• Bronwyn Brophy VP, Early Technologies, Medtronic, EMEA
  • Sharon Buckley, Commercial Director, Musgrave
  • Caroline Keeling, CEO, Keelings
  • Rosaleen Burke, MSVP Quality, Boston Scientific Endoscopy, Urology and Pelvic Health, Global Sterilization and Distribution
  • Siobhan Talbot, CEO, Glanbia plc

ABOUT WXN:

The Women’s Executive Network (WXN) is an innovative networking, mentoring, professional and personal development organisation which informs, inspires, connects and recognises its global community of more than 22,000 women, men and their organizations.

WXN enables its partners and corporate members to become and to be recognised as employers of choice and leaders in the advancement of women. It hosts Canada’s Most Powerful Women: Top 100 Awards and Ireland’s Most Powerful Women: Top 25 Awards.

Founded in 1997, in Canada, WXN became Canada’s leading organisation dedicated to the advancement and recognition of women in management, executive, professional and board roles.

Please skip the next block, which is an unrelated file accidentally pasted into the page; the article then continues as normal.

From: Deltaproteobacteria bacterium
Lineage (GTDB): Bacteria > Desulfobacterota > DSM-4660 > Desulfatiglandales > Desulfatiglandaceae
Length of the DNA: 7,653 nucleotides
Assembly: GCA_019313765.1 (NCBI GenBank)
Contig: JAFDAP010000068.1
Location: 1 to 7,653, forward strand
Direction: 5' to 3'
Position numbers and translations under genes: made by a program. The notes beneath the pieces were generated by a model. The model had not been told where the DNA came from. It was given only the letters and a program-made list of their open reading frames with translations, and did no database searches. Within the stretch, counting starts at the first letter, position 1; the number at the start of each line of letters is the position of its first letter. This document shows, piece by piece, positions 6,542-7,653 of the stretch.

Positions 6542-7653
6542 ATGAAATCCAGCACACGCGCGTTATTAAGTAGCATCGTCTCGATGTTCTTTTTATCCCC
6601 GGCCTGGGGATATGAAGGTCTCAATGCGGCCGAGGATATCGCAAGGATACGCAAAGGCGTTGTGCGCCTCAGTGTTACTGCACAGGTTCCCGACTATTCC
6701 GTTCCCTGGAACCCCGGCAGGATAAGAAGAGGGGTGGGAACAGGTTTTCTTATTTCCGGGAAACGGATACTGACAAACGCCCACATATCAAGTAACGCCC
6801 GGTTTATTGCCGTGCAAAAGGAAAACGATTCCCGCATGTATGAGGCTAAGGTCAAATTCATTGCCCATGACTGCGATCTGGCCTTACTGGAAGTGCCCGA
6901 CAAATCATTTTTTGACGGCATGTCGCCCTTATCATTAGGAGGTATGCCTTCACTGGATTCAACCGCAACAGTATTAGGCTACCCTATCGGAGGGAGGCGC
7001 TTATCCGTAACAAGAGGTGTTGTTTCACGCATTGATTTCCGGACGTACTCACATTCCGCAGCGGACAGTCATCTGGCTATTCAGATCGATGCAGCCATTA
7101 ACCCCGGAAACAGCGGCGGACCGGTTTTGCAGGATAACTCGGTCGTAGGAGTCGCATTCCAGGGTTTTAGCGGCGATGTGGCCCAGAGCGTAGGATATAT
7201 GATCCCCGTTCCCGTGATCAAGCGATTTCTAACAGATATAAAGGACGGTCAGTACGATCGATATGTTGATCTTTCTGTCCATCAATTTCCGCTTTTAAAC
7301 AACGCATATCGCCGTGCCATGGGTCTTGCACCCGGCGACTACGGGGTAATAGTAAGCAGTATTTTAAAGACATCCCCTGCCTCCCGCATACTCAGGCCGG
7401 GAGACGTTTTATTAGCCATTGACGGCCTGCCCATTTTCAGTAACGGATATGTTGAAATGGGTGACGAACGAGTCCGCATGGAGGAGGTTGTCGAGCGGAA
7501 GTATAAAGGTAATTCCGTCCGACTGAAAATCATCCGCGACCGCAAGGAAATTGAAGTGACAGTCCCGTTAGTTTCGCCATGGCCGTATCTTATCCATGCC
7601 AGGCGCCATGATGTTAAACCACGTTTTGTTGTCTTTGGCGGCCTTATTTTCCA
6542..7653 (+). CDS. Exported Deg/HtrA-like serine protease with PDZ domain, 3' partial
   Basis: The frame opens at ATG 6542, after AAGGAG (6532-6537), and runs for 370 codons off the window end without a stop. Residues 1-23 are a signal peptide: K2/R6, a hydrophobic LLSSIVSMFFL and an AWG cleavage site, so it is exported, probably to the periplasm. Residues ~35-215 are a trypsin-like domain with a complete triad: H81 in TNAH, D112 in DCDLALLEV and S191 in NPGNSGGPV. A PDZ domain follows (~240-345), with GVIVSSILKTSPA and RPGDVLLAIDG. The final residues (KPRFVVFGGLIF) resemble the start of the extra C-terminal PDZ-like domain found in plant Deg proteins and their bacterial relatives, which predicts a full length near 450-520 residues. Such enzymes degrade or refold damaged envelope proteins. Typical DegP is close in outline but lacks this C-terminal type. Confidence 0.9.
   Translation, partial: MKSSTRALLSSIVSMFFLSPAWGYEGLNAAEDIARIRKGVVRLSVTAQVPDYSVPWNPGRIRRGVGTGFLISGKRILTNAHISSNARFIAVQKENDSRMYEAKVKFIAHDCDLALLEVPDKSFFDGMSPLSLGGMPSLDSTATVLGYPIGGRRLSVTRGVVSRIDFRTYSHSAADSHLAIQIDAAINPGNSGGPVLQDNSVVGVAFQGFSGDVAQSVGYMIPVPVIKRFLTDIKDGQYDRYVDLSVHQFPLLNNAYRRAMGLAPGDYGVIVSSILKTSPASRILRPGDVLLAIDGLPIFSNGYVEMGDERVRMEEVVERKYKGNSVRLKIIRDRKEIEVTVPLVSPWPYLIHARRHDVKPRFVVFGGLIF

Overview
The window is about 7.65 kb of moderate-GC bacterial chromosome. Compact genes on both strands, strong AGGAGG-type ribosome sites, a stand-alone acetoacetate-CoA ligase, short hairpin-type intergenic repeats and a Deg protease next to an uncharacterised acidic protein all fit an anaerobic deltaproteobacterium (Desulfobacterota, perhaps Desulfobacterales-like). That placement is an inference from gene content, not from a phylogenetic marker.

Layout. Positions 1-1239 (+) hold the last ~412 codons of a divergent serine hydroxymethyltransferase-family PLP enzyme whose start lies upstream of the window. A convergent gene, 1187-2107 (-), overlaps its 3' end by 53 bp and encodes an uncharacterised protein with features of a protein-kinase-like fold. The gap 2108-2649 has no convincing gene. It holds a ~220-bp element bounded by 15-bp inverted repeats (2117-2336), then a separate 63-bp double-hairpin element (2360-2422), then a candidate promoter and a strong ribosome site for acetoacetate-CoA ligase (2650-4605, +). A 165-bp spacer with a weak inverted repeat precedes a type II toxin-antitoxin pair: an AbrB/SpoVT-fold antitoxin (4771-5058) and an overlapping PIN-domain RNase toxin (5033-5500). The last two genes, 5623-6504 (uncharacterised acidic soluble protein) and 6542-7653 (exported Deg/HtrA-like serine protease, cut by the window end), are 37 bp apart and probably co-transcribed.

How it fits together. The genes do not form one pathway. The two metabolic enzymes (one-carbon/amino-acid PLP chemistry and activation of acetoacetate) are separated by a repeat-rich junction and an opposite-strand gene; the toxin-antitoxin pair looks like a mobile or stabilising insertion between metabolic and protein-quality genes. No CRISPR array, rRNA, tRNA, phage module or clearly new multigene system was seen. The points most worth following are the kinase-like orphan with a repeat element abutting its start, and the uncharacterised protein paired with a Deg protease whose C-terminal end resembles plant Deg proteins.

In 2008, WXN launched in Ireland, followed by London, UK in 2015, creating an international community of female leaders.

WXN is a Founding Member of the Canadian Board Diversity Council, dedicated to increasing the diversity of Canada’s corporate boards.

About The Awards – Ireland’s Most Powerful Women: Top 25:

Every year the Women’s Executive Network (WXN) identifies and celebrates the outstanding work of 25 Irish women.  These are women who, by their success, encourage others to follow, be ambitious and to succeed.

To mark this year’s awards, WXN is hosting two events: A Leadership Summit which is an afternoon of professional learning for members of the network; and an Awards Dinner during which the winners receive their awards.  Together, more than 650 senior professionals will attend the two events.